If your friend does something stupid, do you speak up? Depends on what "stupid" is. For instance, dermatologist Serge has just "blown" 200,000 francs on a painting. When he tells his two oldest buddies, their reaction detonates various explosions in a longtime friendship. The aggressive Marc (an engineer who has read Paul Valéry) thinks Serge has lost his mind and decides he "can't love the Serge that would buy the painting." He enlists the help of feckless Yvan, chronically unemployable, currently toiling in the stationery shop owned by his fiancée's family. But Yvan doesn't quite agree. (Perhaps it's his job -- shuffling all that white bond may have worn down his resistance.) As for the painting that starts all the trouble -- well, we're told there's more there than meets the eye, and what meets the eye isn't much. The work is white paint, thickly applied on a 4-by-5-foot canvas. Beaming Serge gets every possible reaction from the trio when he hauls it out, from puzzled bemusement to sardonic laughter.
Playwright Yazmina Reza won a Tony Award and a New York Drama Critics Circle Award for this slight but appealing one-acter (just 90 minutes). Though lacking an intermission, the play is in two parts. The first is a series of brief scenes with two of the three friends, punctuated with blackouts during which one character delivers a spotlit monologue on culture, friendship or pretension. The second half is an extended conversation among all three men in which we learn much, much more in the way of backstory. Unfortunately, this section only points out the thinness of the dramatic aspects. In a more intimate setting (the Studio Theatre, say, but one presumes monster royalties must be paid), Art would probably seem deeper. These guys take their aesthetic disagreement over the painting and let it stand in for the problems in their relationships with one another.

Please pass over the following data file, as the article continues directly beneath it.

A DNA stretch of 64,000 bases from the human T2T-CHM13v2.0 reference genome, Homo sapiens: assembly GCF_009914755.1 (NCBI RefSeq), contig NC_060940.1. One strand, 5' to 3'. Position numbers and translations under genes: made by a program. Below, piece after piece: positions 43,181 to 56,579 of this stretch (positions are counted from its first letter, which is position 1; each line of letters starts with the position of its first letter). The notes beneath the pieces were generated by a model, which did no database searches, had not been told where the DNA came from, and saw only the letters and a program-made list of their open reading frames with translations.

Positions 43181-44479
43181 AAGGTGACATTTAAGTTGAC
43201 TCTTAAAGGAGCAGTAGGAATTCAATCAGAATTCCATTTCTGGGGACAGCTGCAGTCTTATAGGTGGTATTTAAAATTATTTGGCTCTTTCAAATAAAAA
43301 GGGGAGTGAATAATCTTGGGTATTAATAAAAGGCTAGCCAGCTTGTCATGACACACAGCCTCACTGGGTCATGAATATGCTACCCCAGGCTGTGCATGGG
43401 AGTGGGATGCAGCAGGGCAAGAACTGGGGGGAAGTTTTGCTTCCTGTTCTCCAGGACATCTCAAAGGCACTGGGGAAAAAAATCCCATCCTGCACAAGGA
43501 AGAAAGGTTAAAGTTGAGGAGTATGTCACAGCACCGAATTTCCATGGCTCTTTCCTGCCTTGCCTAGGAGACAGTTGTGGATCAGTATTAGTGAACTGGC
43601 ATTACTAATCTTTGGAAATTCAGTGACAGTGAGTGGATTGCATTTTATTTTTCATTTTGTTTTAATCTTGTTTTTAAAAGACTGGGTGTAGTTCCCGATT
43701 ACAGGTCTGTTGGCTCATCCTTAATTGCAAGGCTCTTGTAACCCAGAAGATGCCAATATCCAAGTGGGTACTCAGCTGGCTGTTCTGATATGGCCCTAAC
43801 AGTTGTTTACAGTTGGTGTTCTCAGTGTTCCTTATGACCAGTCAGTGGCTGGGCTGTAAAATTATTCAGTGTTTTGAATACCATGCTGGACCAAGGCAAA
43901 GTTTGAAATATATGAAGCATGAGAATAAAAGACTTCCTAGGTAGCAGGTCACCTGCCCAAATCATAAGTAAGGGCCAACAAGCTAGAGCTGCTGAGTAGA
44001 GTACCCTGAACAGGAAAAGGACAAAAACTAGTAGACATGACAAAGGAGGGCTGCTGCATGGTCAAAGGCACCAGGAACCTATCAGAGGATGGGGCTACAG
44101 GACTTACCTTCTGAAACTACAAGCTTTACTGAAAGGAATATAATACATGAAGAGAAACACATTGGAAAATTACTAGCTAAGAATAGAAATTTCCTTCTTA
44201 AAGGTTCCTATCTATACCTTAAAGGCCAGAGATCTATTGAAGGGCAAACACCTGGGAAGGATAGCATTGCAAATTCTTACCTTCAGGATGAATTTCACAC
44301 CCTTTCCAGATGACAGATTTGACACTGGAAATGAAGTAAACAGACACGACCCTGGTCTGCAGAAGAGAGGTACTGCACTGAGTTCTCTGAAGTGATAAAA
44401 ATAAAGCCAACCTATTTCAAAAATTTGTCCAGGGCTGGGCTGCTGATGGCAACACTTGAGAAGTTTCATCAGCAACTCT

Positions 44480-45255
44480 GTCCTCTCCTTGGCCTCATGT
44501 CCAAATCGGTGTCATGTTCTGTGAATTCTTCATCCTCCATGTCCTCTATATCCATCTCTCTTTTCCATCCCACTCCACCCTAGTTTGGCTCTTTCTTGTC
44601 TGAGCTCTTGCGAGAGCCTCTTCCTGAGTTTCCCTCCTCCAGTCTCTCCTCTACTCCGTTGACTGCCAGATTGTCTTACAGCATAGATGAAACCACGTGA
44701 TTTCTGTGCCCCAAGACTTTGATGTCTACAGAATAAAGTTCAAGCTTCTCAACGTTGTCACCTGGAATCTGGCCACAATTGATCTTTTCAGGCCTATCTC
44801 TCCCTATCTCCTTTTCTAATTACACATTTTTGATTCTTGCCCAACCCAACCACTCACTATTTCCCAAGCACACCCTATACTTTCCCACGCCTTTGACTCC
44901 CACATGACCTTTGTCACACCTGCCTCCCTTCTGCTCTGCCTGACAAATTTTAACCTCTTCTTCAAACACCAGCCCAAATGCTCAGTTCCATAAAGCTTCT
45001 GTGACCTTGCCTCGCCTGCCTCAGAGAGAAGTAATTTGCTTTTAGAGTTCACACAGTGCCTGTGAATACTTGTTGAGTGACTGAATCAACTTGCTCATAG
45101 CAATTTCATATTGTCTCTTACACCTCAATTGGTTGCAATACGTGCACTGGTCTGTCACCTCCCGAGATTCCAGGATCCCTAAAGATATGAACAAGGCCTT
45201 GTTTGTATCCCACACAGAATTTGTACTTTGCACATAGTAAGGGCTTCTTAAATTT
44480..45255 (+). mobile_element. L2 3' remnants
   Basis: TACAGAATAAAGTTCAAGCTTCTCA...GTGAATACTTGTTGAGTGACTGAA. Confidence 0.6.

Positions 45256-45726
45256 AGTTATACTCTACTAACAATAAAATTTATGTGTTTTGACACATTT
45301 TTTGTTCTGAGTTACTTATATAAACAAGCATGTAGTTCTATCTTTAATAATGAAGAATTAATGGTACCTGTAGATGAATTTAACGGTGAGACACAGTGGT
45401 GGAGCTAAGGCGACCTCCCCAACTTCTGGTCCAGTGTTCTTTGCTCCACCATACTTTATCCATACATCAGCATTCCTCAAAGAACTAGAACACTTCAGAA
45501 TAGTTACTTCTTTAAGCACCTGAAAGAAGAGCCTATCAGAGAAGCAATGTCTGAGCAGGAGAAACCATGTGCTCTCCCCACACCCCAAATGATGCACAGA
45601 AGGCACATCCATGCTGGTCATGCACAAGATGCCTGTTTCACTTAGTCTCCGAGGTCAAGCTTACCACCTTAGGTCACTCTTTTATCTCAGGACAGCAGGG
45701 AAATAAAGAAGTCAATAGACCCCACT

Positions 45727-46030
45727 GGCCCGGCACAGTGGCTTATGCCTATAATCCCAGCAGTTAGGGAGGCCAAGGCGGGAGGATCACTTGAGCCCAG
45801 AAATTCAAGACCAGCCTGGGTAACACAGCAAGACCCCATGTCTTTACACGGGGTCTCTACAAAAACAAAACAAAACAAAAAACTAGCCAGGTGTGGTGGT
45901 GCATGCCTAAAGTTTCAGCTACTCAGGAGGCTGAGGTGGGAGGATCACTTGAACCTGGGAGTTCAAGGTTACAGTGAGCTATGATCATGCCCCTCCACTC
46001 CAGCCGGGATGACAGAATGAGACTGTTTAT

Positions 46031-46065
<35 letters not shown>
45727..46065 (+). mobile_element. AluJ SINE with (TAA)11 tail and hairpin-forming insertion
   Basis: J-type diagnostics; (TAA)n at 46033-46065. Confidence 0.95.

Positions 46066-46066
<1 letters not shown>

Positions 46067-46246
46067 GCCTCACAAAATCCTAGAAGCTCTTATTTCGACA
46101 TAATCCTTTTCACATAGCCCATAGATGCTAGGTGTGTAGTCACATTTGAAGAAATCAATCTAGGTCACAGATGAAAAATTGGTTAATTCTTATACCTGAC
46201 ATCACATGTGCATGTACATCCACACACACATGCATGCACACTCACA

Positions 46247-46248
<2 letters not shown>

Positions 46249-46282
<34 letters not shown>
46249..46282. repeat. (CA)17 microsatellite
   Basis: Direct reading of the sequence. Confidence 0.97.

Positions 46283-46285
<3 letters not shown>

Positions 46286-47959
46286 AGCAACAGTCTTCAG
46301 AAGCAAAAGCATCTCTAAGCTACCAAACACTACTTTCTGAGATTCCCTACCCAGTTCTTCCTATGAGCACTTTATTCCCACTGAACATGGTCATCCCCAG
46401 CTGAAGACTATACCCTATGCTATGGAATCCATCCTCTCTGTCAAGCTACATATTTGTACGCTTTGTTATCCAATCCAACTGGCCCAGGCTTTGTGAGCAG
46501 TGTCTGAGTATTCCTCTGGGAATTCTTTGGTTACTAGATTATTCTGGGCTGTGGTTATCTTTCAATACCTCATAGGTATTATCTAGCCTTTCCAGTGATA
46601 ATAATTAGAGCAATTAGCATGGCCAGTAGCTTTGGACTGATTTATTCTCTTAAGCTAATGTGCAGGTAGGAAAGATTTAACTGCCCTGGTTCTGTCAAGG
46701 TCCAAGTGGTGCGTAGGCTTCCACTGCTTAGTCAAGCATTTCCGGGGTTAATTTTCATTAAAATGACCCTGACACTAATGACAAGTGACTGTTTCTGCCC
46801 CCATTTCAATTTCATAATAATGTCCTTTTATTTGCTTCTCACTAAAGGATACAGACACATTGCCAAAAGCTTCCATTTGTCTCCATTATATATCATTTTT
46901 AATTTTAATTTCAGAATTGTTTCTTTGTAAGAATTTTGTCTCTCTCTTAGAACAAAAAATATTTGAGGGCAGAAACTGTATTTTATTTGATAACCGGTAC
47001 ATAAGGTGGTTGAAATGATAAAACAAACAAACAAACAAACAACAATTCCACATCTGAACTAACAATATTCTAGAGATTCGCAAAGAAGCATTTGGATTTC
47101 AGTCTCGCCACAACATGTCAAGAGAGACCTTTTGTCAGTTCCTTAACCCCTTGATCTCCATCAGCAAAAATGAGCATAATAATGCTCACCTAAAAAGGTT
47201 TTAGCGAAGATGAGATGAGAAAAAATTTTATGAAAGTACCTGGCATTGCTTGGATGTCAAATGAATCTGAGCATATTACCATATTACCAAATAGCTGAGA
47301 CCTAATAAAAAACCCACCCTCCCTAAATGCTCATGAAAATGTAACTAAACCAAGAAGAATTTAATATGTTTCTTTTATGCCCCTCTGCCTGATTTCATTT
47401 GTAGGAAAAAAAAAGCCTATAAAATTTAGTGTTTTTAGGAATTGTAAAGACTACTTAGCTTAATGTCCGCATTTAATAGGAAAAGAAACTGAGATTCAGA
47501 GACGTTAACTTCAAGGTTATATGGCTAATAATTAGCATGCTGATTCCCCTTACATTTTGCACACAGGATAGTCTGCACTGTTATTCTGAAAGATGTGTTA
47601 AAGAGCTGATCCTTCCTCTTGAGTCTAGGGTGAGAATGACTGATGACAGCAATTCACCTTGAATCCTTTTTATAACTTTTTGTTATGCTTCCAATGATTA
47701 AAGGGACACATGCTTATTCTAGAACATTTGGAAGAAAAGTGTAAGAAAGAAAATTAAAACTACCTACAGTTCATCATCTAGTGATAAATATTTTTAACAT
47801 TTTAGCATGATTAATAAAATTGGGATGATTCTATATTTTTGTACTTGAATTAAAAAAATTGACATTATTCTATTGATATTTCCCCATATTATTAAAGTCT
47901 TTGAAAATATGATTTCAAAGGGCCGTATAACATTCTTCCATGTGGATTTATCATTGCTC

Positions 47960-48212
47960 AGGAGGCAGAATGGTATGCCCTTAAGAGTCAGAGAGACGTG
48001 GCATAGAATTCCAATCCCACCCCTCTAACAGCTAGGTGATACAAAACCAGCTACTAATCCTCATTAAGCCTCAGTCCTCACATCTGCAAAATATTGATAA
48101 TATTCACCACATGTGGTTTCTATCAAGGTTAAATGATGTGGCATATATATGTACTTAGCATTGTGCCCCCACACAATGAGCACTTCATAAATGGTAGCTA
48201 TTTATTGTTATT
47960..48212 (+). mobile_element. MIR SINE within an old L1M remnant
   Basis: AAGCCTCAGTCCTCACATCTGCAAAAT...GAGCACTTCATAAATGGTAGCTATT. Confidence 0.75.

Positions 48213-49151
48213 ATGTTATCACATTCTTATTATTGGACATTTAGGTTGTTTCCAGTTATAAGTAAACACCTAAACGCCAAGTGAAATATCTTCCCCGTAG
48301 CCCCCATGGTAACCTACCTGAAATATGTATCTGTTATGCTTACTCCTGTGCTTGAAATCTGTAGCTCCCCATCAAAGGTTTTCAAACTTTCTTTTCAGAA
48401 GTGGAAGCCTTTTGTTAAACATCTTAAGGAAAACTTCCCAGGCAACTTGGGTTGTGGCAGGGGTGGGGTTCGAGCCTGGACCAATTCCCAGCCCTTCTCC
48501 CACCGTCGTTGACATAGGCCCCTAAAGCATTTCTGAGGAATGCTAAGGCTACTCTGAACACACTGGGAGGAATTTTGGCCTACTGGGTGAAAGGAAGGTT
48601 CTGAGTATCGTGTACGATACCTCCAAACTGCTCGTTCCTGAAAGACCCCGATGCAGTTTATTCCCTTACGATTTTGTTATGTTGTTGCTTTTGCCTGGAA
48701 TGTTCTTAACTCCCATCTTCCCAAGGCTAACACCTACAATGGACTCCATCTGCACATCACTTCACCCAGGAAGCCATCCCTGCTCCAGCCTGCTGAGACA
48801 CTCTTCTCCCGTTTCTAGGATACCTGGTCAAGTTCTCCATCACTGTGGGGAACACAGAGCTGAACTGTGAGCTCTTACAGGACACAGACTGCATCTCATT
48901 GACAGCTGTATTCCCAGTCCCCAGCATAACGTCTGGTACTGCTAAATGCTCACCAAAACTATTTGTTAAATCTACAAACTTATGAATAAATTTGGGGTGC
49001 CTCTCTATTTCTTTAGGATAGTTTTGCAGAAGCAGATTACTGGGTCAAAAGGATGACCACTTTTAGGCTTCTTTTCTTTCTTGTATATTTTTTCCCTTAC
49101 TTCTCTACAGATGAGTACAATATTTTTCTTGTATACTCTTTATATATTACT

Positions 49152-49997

At the Rep, I felt an unsettling sense of familiarity during the first several scenes, and then it hit me: television. The comforting two-shot dialogue, the way characters ride each other's vanities and then offer deadpan asides to the audience, even the entr'acte music (a cool-jazz staccato snare drum that rarely alters) all summon up the comforting elements of a mostly enthralling dramedy. However, Art often enough rises above this particular form. The laugh lines -- "He's tolerant because he couldn't care less" -- indicate great insight into a preserve rarely breached by anyone aside from A.R. Gurney: middle-class males who aren't (à la Mamet) just trying to hustle a buck.
Costume and scene designer Michael Ganio's plain but elegant grayish-greenish set has panels suggesting high ceilings. He's dressed his trio in similar monotone casual wear. The first half of the show takes place in three separate apartments, which are denoted by a couch, an easy chair and a side chair of wildly differing designs -- a jarring note, because these objects are more distracting than they should be, whereas the actors seamlessly blend into the background. Director Steven Woolf picks up on the jokey-yocky aspects of the show and seems to have urged the cast to milk their lines for the ba-dum-bum moments rather than the deeper emotions. Worse, there's real stasis in the blocking. Why have Paul DeBoy, as Yvan, deliver the most hilarious monologue in the show -- a litany of complaints about a family argument concerning his wedding-invitation layout -- while sitting on a low table? This speech marks the beginning of the second half, and you can see the actor squirming in place, wanting to jump and pace and wave his arms.
A little movement might actually perk up the timing, although DeBoy is the most energetic player, with plenty of frazzled mannerisms reminiscent of Jack Lemmon in the early '60s. Anderson Matthews plays Serge as a tomcat who's swallowed the cream, a performance a touch more smug and heartless than his turn as George in last season's Who's Afraid of Virginia Woolf? Remi Sandri's Marc is appropriately arrogant and anxious. It's the most difficult part, because his only laughs arise from philistine or intolerant comments -- you can't believe what a stick this guy is. Happily, Sandri conveys Marc's rage and regret skillfully. Translator Christopher Hampton has rendered a serviceable text that wouldn't go over the head of a 10th-grader, despite moments where one suspects a lycée grammar book was consulted. Do people in real life really say, "Carry on with your preposterous conversation," as Marc does here?